Look at this perfect sleepy donut boy!
This post is an excerpt from a work-in-progress post about running technical migrations. If all goes well that one will go up on the blog at some point, but I wanted to try out this section, since I feel unsure about it; I’m not entirely sure the right amount to generalize from my experiences at Stripe here and I worry about saying something either too specific or so broad as to be meaningless. I’d love feedback on whether this post lands for you and how it compares with others’ experience.
If you work at a technical organization long enough, you’ll be involved in a lot of technical migrations. Technologies and pieces of infrastructure need to be upgraded and replaced with newer, improved, versions. Perhaps you’re migrating to a new observability platform, or moving to Kubernetes. Maybe you’re moving from PostgreSQL to MySQL, or from GFS to Colossus.
Occasionally you will be able to do a migration in one fell swoop, where you move all users of the old system with the new system in one smooth flag day. More commonly, though, large migrations are incremental; you’ll move over piecemeal, moving one system or component or subset of your traffic at a time.
When you’re migrating something incrementally, you’ll divide the users of your system somehow, and then face the question of what the right order is in which to migrate them. What this division looks like depends on the nature of your system and the migration, but some common breakdowns include:
I’ll refer to these downstream systems that you are trying to cut over to your new system as your “users,” as viewed from the perspective of the infrastructure team.
When considering this breakdown, it’s pretty common that you will find a small number — maybe even just one — of users which are both the most important by far, and also the most complex and challenging1. At the same time you’ll find a long tail of other users which are smaller and simpler and also must be migrated eventually. A key choice in running such a migration is the order in which you approach these. Do you start with the long tail, testing out ideas and learning on the easy cases, and work your way smoothly up? Or do you jump straight in to the hard but important cases at the head of the distribution?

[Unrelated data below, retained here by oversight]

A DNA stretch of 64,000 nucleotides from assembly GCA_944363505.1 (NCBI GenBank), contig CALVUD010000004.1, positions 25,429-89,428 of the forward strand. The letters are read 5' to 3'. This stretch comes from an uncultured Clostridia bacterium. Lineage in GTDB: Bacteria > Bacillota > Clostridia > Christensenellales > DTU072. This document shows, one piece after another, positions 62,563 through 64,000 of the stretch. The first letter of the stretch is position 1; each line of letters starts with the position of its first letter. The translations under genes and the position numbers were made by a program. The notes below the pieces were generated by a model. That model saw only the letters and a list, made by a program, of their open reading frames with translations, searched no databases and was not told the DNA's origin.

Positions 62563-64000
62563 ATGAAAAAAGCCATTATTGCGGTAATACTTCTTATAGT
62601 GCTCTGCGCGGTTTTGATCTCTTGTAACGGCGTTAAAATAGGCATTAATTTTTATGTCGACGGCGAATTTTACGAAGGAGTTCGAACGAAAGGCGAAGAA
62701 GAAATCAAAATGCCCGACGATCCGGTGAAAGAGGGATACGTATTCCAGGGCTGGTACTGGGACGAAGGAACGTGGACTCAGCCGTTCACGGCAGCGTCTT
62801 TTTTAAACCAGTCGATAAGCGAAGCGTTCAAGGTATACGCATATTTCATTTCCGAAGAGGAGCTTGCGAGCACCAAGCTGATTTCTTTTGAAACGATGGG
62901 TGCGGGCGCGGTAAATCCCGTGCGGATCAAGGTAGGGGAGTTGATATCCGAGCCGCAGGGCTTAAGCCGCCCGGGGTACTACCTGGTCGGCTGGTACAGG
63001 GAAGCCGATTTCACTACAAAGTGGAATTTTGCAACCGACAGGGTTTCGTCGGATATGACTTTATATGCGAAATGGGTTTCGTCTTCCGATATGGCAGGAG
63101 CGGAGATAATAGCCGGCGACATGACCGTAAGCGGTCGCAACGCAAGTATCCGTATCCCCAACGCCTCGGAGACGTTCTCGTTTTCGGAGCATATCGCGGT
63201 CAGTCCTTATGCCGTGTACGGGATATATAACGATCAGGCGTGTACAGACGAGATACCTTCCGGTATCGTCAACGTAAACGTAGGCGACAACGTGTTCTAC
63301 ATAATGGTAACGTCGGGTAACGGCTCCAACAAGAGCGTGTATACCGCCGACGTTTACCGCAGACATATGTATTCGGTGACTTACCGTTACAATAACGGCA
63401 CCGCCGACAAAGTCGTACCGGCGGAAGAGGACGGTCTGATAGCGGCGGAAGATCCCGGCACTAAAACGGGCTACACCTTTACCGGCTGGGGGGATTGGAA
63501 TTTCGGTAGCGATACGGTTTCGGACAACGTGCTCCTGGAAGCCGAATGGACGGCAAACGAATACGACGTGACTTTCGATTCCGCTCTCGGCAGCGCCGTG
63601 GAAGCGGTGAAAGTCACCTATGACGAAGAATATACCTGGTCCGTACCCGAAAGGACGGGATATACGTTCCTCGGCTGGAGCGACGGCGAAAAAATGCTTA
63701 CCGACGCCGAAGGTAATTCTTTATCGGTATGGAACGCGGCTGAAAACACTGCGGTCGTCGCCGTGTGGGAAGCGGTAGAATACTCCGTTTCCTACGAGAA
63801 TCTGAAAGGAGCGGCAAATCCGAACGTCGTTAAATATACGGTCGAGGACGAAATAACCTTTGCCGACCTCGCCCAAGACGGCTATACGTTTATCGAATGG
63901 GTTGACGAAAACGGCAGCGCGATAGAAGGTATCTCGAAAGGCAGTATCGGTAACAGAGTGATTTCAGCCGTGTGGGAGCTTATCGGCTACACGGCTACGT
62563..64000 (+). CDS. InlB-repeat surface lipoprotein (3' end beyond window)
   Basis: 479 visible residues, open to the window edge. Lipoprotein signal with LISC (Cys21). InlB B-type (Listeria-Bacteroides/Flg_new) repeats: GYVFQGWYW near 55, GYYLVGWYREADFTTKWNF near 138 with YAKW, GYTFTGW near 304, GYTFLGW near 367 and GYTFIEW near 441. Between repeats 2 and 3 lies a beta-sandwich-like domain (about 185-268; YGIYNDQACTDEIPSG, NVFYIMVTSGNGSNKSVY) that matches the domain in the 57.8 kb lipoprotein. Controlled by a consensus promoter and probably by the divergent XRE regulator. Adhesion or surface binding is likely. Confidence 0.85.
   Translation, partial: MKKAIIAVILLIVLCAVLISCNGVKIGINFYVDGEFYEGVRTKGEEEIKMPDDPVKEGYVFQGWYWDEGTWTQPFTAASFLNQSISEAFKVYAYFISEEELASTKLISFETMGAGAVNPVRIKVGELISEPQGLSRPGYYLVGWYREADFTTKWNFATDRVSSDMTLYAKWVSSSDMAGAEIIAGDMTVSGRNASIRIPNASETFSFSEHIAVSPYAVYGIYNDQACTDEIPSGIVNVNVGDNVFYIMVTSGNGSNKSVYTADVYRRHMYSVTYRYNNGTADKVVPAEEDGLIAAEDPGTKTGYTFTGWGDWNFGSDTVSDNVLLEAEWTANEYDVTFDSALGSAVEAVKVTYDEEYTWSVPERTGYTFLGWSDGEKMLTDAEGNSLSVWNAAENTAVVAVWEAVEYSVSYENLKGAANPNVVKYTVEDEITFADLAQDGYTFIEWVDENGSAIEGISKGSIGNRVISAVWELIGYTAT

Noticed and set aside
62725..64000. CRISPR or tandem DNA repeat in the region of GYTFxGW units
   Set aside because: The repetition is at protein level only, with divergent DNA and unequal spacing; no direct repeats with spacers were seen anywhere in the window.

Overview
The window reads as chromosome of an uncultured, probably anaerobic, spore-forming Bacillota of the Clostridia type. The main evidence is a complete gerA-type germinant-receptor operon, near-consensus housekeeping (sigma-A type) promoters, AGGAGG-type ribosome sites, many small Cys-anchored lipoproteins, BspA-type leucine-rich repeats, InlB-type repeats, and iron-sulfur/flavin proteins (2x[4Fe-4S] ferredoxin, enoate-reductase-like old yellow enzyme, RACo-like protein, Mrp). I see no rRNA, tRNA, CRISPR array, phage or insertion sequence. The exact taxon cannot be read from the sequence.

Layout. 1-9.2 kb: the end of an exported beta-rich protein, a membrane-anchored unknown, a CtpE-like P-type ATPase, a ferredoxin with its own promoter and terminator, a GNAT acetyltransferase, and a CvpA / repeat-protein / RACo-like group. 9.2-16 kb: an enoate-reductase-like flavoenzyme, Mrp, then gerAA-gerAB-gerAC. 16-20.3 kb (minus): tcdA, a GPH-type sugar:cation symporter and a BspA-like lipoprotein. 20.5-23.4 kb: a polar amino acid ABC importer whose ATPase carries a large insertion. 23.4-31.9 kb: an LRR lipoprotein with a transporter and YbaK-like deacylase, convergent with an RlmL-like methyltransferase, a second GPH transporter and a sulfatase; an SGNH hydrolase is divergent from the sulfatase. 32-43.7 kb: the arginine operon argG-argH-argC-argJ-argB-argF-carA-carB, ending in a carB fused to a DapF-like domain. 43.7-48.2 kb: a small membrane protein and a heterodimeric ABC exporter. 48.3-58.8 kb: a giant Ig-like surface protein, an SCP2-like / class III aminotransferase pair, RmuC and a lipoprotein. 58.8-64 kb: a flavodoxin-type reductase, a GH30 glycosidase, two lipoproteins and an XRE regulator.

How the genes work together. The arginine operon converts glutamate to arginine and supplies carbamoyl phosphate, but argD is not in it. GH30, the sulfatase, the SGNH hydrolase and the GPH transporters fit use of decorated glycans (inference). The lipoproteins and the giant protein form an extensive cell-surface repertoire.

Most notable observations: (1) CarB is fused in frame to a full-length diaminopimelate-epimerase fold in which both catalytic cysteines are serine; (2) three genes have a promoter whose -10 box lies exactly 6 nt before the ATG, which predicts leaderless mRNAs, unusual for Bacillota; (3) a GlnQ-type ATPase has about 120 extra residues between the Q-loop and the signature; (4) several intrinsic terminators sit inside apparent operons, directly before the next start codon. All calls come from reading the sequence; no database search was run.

I worked on and ran a lot of migrations at Stripe, and the heuristic that I eventually settled on for most projects was this: Start with an easy user, or maybe two2, but after you have an early win and a working end-to-end proof of concept, jump straight to the top of the distribution and attempt the most important migration(s).
Starting with one or two easy cases is, I think, intuitive. There’s often a lot of fiddly details (“plumbing”) to get something up and running in the first place. There’s figuring out how to package and configure everything in your environment and all the small details of how things work together end-to-end. It’s typically easiest to do that in a low-risk environment where you don’t have to be too careful or worry about that much data. Your goals are to get an end-to-end proof-of-concept, and to develop initial familiarity with the new system in production, and with the basic mechanics of migrating a user from the old system to the new.
My (potentially) surprising claim is that, once you have something up and running, you are usually well-served by moving quickly on to the hardest and most important user systems, instead of working your way gradually towards them. There are a few reasons I think this is usually advantageous:
It can be tempting to work your way up the chain, tackling ever-more-important systems and letting the integrations “bake-in” over time, in order to learn more about operating the system in production. And it’s true that you’ll gain some experience by doing so.
In practice, however, there will always be gaps between what you’ve learned and the ways in which the top few users will stress your system. If you really want to learn as much about your new system, and about how the important users will interact with it, you have to work on that question directly. And you do that by diving in and working directly on migrating those big, important, hairy users and learning where the bodies are buried, not by working on something else and hoping you eventually learn by osmosis.
Note that moving on to these big users early does not mean being reckless! You’ll want to be careful and incremental — likely even more so than you would working on the long tail — using tools like test environments, moving traffic incrementally, feature flags, dark launches, and running load tests and gameday exercises to move safely and learn before you cut over for good. But by deploying those tools directly on the most important systems for the migration, you’ll learn much more, faster, about the hard parts of the project and how you can cope with them, than by avoiding them until you feel “ready.”